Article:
Getting vaccinated is an uncomfortable experience, but it remains one of the most important medical processes to go through, not only for yourself but for those around you as well. For some time, an anti-vaccination faction has been gaining popularity in the US, leading to more cases of nearly eradicated diseases (such as measles.) In a freakonomics podcast earlier this month on the flu vaccine, they explore why people opt not to get vaccinated, and why this is a bigger problem than it seems. Even beyond the public health realm, an increasing population who are unvaccinated against diseases is actually damaging to the community as a whole.
In the podcast, they explore why people who are otherwise unopposed to getting vaccinated occasionally avoid doing so. The first and foremost reason cited was what’s called ‘the availability heuristic.’ This term essentially explains one way that the mind takes shortcuts to be able to predict future events. While this tool is likely an important one, it also leads to misprocessing of information, and particularly causes people to bias perceived probabilities of events happening based on what has happened recently rather than over a longer period. Along with this, comes an equal bias that a stronger consequence from recent memory is more salient and likely than something less severe. What all this means in the world of vaccines is that since people don’t hear about disease outbreaks that vaccines prevent, they are likely to underestimate the probability that they themselves will get infected. On top of this, since peoples’ memories are biased towards strong consequences, unless a serious epidemic with a highly lethal disease people will underestimate the true benefit of vaccination since when vaccines work, nothing happens. Both of these will lead to individuals underestimating the benefit of vaccines, and will lead to a decreased demand for these goods for any individual.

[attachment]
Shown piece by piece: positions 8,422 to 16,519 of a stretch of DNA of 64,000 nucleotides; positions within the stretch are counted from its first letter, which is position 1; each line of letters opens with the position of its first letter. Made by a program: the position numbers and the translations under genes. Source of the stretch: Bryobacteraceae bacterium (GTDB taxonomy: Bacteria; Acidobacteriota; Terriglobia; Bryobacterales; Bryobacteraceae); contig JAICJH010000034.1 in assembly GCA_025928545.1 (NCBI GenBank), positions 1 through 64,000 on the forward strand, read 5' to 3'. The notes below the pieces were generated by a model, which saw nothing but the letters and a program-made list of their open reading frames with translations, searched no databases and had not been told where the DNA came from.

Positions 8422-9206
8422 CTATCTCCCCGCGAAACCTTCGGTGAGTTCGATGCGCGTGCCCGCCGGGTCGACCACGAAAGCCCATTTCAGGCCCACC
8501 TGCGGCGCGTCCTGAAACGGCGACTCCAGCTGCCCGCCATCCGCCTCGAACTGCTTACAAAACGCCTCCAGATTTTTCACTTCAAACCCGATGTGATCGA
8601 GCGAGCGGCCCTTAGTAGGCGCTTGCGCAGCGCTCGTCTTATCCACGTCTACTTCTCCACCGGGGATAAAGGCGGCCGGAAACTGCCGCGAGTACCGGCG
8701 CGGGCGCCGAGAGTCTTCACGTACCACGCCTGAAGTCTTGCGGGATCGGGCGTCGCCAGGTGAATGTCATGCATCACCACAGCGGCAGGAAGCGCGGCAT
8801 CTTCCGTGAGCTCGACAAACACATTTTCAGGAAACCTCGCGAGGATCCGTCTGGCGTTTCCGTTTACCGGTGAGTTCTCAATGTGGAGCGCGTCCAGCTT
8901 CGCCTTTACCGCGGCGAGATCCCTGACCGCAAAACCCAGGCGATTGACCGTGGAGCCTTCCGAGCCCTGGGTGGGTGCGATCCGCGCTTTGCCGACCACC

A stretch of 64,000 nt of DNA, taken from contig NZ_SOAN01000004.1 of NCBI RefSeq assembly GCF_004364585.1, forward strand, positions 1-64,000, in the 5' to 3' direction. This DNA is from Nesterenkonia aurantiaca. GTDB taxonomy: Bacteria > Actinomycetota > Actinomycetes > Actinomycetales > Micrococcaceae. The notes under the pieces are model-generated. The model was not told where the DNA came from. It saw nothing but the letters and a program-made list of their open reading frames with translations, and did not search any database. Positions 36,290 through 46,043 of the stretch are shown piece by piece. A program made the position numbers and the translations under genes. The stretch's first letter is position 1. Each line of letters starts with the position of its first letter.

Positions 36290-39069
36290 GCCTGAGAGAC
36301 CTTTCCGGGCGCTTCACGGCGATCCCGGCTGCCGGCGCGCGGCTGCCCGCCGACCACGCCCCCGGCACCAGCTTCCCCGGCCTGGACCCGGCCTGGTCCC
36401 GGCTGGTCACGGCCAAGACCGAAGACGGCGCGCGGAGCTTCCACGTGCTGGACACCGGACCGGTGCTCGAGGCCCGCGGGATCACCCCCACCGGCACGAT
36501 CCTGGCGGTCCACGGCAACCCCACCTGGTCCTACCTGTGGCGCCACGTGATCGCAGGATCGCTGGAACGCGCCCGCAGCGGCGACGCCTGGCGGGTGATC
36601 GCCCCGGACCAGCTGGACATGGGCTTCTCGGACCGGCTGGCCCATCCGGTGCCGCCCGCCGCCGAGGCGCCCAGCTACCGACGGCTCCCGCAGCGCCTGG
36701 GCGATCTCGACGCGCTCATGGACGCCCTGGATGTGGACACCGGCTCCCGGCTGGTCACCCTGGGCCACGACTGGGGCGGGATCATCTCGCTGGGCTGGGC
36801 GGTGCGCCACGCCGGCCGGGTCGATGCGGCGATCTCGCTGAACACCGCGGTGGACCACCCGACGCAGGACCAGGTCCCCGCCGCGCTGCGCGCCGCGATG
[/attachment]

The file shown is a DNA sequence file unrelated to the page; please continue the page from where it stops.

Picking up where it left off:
Even if everyone were acting in a manner that reflected real world probabilities, vaccine consumption in the US would still be below its socially optimal level. Vaccination is one classic example of what economists call a ‘positive’ externality. Externalities are effects from any given transaction that impact someone who isn’t directly involved in that transaction. Smoking a cigarette in a crowded building, for instance, has an extra impact on an outside party (the other people) who were not involved in the initial purchase of the cigarettes. Some may not care about the smoke, some may even enjoy it, but others may dislike it, and being around the smoker will cause some sort of change in that individual’s overall happiness. In the case of vaccines, there is a concept of ‘herd immunity.’ This is the collective resistance to diseases by individuals within a population, and refers to the fact that if any given member of the group is somehow immune to disease, the others in the group are less likely to be exposed to the disease in the first place. Every person who gets vaccinated is not only protecting themselves, but also protecting those around them from being exposed to preventable diseases. Getting vaccinated gives a societal benefit outside of the person who is getting the immunity by transferring some degree of collective immunity onto those who come in contact around them.
Getting sick is not only unpleasant, but outbreaks of illnesses that keep people at home lower productivity overall and can cause inefficiencies within the labor market. Even more severe, even common illnesses like the flu lead to thousands of deaths within vulnerable populations in the US. While going to the doctor to get a needle stuck in your arm may not be pleasant (as is argued by Dave Barry), it’s wildly effective. So get your flu-shot everyone.
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